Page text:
Character self-determination

There’s one of those little graphics floating around Facebook at the moment that says: Main Characters: You do everything you can to raise them right, and as soon as they hit the page they do any damn thing they please.

Yes, fellow writers, we can all grin at that because sometimes our main characters do go off and do something that we hadn’t originally planned for them to do, but if we’ve raised them right, i.e. drawn all aspects of their character well enough to make them a fully functioning, three-dimensional person, then whatever they do should arise from the character we’ve created. Whatever they do will be in character. And if it isn’t then we need to go back to the drawing board.

Characters should have not only basic traits but quirks and flaws – consistent ones – and they need vulnerabilities to make them interesting. No one is going to root for a hero who gets it right all the time. A character’s bad decision is often what makes for a good story.

In Empire of Dust (due from DAW in November) Cara Carlinni makes a bad decision – possibly the worst of her life – before the book opens and she spends the rest of the book trying to get out of the mess she’s created. Why did she make that decision? What drove her then and what drives her now?

It took me a while to sort that one out in my head. I knew Cara as a character, all the many different aspects that make her, for me, a real person, but it took listening to a John Tams song (from his fine album, Unity) to suddenly crystallise a central point. Everything was there in the character I’d already drawn, but I hadn’t joined the dots. When I heard the line I had an ‘Oh, of course,’ moment.

The line is: ‘I must be getting easier to leave.’

Of course! That was what drove Cara. Her parents had split up when she was a child. She’d shuttled between them until her father died suddenly and she was dropped back in her mother’s lap. Her mother has had a series of new projects and new men, each one more important to her than the little girl who was always being left behind. Cara grows up and gets a job which sends her scuttling off for long periods (to the other side of the Galaxy, but the character motivation isn’t dependent on the SF setting) and in one traumatic incident she loses a lover, i.e. is left again. So when she’s offered something that looks like stability she grabs it. She puts her trust in the wrong person.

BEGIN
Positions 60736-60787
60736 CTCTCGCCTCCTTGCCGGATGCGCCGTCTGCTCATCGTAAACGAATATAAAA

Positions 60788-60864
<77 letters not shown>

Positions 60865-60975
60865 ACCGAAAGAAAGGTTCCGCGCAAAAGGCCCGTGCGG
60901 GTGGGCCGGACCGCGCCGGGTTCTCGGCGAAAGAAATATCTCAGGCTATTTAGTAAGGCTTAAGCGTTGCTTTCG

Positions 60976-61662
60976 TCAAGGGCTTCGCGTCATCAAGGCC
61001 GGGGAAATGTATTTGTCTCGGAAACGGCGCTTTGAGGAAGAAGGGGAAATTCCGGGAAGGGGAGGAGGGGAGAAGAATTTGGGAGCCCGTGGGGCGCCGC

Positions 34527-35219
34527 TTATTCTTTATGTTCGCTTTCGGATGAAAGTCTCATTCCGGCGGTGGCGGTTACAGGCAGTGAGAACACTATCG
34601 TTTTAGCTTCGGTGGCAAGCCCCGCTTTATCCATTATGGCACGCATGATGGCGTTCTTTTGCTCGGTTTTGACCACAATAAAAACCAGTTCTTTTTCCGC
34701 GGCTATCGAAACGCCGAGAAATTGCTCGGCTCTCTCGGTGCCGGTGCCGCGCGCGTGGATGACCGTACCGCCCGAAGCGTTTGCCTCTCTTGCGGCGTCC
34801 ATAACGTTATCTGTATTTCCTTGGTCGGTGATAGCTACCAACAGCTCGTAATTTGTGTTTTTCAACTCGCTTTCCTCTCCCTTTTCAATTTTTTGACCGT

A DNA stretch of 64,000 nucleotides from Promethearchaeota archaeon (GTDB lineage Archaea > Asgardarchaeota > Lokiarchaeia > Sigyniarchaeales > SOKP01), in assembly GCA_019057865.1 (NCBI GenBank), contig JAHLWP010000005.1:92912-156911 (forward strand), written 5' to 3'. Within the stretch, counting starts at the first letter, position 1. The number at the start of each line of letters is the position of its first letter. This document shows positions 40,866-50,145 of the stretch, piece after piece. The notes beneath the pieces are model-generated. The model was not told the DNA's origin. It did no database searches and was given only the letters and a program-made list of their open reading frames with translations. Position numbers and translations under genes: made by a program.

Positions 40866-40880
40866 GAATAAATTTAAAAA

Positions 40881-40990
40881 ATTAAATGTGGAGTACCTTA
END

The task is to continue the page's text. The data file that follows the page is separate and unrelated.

It’s the wrong decision, but getting out is not an option until it becomes the only option.

What happens in the rest of the book follows on naturally from that.

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About Jacey Bedford

Jacey Bedford maintains this blog. She is a writer of science fiction and fantasy (www.jaceybedford.co.uk), the secretary of Milford SF Writers (www.milfordSF.co.uk), a singer (www.artisan-harmony.com) and a music agent booking UK tours and concerts for folk performers (www.jacey-bedford.com). She's also a Home Office / Border Agency licensed sponsor processing UK work permits (Certificate of Sponsorship).
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4 Responses to Character self-determination

  1. Jaine Fenn says:

    I love that moment you allude to, when the character becomes real to you as a writer. And yes, sometimes it’s the smallest thing that does it.

  2. Jacey Bedford says:

    It’s certainly very satisfying!

  3. nancyrae4 says:

    The more I write about my two main characters the more I understand all the preparation I did only helped them arrive to the door of the story. I love it when inspiration helps them evolve into fully-formed beings. It’s the best part of writing.

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